Why are global crude oil prices out of control?
As prices stubbornly remain in double-digits, market sentiment apprehends a tougher monetary stance from the Reserve Bank of India, writes N Chandra Mohan.Updated: Jul 02, 2008 00:42 IST
Why are oil prices relentlessly rising? The current mood is to blame speculators for their inexorable increase to $150 a barrel, a surge that has little to do with demand-supply imbalances – the stock in trade of textbook economics. Global demand for oil this year is pegged at 86.6 million barrels per day while global supply is almost identical at 86.7 million barrels per day, according to the US Energy Information Administration. Global oil supplies, thus, are more than adequate to meet demand this year.
What is triggering speculation is that market participants believe, rightly or wrongly, that the world is running out of oil. “A ‘shortage psychology’ certainly seems to have become widespread in financial markets as prices have gone up,” observed Daniel Yergin of the Cambridge Energy Research Associates in his recent testimony to the Joint Economic Committee of US Congress. “This psychology is based partly on current market conditions and partly on expectations of tight markets for many years to come.”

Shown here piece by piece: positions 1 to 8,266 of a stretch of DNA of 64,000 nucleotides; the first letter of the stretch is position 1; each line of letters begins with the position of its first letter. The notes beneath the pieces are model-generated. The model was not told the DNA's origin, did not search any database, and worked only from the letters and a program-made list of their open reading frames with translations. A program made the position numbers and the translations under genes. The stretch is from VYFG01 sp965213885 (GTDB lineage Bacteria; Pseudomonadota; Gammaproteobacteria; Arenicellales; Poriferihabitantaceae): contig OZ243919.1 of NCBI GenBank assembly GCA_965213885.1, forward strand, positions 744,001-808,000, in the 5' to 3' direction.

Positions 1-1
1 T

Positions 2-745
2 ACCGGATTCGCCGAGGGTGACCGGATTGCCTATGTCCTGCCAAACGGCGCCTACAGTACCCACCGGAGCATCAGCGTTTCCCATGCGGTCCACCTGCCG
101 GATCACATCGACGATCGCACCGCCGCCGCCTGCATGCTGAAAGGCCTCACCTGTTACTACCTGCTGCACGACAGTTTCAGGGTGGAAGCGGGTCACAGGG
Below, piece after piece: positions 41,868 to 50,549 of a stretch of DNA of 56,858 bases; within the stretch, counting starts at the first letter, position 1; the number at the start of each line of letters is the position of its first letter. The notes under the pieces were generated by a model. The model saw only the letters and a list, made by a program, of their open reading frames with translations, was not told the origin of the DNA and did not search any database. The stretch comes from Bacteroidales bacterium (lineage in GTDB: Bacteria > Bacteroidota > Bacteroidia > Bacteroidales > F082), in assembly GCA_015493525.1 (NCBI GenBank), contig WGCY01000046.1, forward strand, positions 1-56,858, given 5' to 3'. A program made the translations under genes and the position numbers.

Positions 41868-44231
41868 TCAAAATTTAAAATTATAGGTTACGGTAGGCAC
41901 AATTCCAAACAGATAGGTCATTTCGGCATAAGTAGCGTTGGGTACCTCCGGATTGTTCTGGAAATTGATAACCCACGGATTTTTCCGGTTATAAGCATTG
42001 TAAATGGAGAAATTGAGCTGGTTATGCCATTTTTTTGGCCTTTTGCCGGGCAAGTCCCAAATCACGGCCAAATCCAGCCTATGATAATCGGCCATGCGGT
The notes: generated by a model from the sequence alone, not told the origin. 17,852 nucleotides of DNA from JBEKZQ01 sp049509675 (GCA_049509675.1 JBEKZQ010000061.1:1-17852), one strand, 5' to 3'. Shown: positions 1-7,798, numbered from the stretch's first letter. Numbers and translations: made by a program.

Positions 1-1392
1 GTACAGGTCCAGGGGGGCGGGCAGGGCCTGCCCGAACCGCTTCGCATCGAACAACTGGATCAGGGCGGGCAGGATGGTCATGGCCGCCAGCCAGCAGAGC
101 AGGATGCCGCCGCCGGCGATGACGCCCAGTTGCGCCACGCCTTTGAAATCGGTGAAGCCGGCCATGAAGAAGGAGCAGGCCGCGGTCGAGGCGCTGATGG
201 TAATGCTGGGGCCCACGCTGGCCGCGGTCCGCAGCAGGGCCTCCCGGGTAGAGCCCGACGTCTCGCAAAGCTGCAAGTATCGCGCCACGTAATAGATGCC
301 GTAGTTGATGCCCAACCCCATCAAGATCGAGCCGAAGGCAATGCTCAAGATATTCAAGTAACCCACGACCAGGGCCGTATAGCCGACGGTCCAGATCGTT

The market’s perception of oil shortages is reflected in the behaviour of spot and futures prices of late. The price of oil on any given day, typically, is higher than the price of oil delivered at some point in the future. But of late, the futures prices of oil have been higher than current spot prices, clearly indicating worries over supplies with time. Oil for delivery four months later ranged between $133.27 a barrel and $137.78 a barrel during 17-24 June, 2008. Spot prices stood around $131.88-136.49 a barrel.
The global oil shock, thus, is reverberating through Indian stock markets. As prices stubbornly remain in double-digits, market sentiment apprehends a tougher monetary stance from the Reserve Bank of India. As interest rates now are negative, there is obviously scope for raising them further to curb industrial growth and household demand. With growing outflows from foreign institutional investors, market sentiment is likely to remain in a bear hug for a long while.